62. Lonsdale C, Rosenkranz RR, Peralta LR, Bennie A, Fahey P, Lubans DR. A systematic review and meta-analysis of interventions designed to increase moderate-to-vigorous physical activity in school based physical education lessons. Prev Med 56: 152–161, 2013.
63. Lopes VP, Rodrigues LP, Maia JA, Malina RM. Motor coordination as a predictor of physical activity in childhood. Scand J Med Sci Sports 21: 663–669, 2011.
64. Lubans DR, Morgan PJ, Cliff DP, Barnett LM, Okely AD. Fundamental movement skills in children and adolescents. Sports Med 40: 1019–1035, 2010.
65. Luhmann SJ, Schoenecker PL, Dobbs MB, Gordon JE. Adolescent patellofemoral pain: Implicating the medial patellofemoral ligament as the main pain generator. J Child Orthop 2: 269–277, 2008.
66. Luke A, Lazaro RM, Bergeron MF, Keyser L, Benjamin H, Brenner J, d'Hemecourt P, Grady M, Philpott J, Smith A. Sports-related injuries in youth athletes: Is overscheduling a risk factor? Clin J Sport Med 21: 307–314, 2011.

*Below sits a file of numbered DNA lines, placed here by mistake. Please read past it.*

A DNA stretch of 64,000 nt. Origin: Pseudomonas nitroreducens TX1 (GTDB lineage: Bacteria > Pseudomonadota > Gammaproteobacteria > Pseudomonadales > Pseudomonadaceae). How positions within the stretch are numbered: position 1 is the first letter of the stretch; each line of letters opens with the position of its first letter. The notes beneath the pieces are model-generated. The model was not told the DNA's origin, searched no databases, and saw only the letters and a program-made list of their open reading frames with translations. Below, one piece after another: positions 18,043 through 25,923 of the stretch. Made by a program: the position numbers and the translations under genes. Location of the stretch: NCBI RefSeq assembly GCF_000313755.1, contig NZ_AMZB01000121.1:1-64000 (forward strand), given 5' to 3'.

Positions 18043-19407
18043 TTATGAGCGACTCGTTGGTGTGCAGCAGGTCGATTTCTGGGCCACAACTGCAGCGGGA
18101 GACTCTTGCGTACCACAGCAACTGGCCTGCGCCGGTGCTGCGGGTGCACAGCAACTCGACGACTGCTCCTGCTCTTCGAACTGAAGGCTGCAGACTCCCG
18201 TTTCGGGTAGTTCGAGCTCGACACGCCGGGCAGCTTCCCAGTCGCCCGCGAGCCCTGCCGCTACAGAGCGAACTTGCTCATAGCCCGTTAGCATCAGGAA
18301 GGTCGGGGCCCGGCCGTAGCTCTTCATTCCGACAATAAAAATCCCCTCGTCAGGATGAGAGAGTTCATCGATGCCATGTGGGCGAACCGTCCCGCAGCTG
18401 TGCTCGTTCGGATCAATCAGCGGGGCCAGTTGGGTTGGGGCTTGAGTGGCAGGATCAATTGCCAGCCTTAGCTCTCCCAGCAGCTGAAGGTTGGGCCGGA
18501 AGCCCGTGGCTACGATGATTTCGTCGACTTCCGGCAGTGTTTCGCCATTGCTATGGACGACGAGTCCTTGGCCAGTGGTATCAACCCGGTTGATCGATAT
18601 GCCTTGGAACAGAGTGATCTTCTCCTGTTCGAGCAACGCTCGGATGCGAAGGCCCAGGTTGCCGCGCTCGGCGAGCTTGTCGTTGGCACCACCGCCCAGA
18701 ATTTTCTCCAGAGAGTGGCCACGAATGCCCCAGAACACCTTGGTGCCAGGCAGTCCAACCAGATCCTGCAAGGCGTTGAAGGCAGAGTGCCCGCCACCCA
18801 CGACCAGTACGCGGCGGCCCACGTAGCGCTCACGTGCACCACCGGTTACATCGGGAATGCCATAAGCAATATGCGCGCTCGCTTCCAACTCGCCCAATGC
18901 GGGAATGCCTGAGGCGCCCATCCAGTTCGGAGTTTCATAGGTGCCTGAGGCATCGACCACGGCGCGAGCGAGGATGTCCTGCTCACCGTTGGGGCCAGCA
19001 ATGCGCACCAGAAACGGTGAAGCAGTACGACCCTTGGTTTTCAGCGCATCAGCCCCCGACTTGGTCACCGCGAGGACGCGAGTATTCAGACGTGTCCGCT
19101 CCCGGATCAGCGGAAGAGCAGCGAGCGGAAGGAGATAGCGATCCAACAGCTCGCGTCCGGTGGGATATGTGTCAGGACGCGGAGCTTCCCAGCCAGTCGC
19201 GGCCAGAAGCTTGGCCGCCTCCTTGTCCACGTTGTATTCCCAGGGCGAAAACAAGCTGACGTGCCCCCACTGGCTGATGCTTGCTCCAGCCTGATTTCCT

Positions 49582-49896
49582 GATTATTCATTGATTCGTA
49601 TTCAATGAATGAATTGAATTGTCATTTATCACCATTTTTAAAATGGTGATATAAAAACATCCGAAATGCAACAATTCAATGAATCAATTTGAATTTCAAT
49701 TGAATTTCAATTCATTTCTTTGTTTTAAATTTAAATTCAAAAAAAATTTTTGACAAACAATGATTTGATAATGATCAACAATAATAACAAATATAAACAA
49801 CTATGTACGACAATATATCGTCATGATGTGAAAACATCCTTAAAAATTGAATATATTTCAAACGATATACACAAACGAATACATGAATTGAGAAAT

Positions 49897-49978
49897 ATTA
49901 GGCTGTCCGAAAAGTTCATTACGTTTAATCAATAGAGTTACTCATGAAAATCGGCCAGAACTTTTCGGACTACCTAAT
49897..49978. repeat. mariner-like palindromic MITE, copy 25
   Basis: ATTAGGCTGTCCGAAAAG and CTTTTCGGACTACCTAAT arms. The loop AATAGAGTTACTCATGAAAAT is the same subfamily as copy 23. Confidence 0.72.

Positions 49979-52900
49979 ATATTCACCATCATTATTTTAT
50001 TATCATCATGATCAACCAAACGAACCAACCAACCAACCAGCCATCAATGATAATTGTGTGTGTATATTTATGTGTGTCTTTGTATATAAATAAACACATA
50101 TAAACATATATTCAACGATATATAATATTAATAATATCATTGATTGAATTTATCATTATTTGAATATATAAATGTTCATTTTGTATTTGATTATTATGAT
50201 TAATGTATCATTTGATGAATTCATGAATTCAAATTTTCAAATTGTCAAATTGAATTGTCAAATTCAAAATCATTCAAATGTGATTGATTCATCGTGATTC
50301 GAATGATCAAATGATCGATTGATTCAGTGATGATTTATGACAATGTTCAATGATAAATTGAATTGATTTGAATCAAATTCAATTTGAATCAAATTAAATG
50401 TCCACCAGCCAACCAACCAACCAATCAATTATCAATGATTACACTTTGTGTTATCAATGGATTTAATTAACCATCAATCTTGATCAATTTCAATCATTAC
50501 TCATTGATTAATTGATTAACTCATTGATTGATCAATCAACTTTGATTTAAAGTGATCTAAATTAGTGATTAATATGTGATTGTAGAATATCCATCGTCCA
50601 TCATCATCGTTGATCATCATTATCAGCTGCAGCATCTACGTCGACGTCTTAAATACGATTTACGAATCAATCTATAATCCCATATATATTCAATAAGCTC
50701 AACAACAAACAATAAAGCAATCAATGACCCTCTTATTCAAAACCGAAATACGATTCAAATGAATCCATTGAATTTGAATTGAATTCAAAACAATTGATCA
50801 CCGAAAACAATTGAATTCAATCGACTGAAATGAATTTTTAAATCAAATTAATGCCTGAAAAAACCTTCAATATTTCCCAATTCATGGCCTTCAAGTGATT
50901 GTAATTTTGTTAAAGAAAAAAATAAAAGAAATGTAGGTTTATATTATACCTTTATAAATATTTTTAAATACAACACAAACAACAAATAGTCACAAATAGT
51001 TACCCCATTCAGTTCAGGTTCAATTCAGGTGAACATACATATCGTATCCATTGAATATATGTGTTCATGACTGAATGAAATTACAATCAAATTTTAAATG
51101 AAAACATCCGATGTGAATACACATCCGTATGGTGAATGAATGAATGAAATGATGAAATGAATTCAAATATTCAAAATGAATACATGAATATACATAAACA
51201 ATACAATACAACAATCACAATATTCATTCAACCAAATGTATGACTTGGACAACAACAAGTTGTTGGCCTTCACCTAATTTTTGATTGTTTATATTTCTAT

67. Malina RM, Bouchard C, Bar-Or O. Growth, Maturation and Physical Activity. Champaign, IL: Human Kinetics, 2004.
68. Matos NF, Winsley RJ, Williams CA. Prevalence of nonfunctional overreaching/overtraining in youth. Med Sci Sports Exerc 43: 1287–1294, 2011.
69. Matricciani L, Olds T, Petkov J. In search of lost sleep: Secular trends in the sleep time of school-aged children and adolescents. Sleep Med Rev 16: 203–211, 2012.
70. McGladrey BW, Hannon JC, Faigenbaum AD, Shultz BB, Shaw JM. High school physical educators' and sport coaches' knowledge of resistance training principles and methods. J Strength Cond Res 28: 1433–1442, 2014.
71. McGuigan MR, Tatasciore M, Newton RU, Pettigre S. Eight weeks of resistance training can significantly alter body composition in children who are overweight or obese. J Strength Cond Res 23: 80–85, 2009.
72. McHugh MP. Oversized young athletes: A weighty concern. Br J Sports Med 44: 45–49, 2010.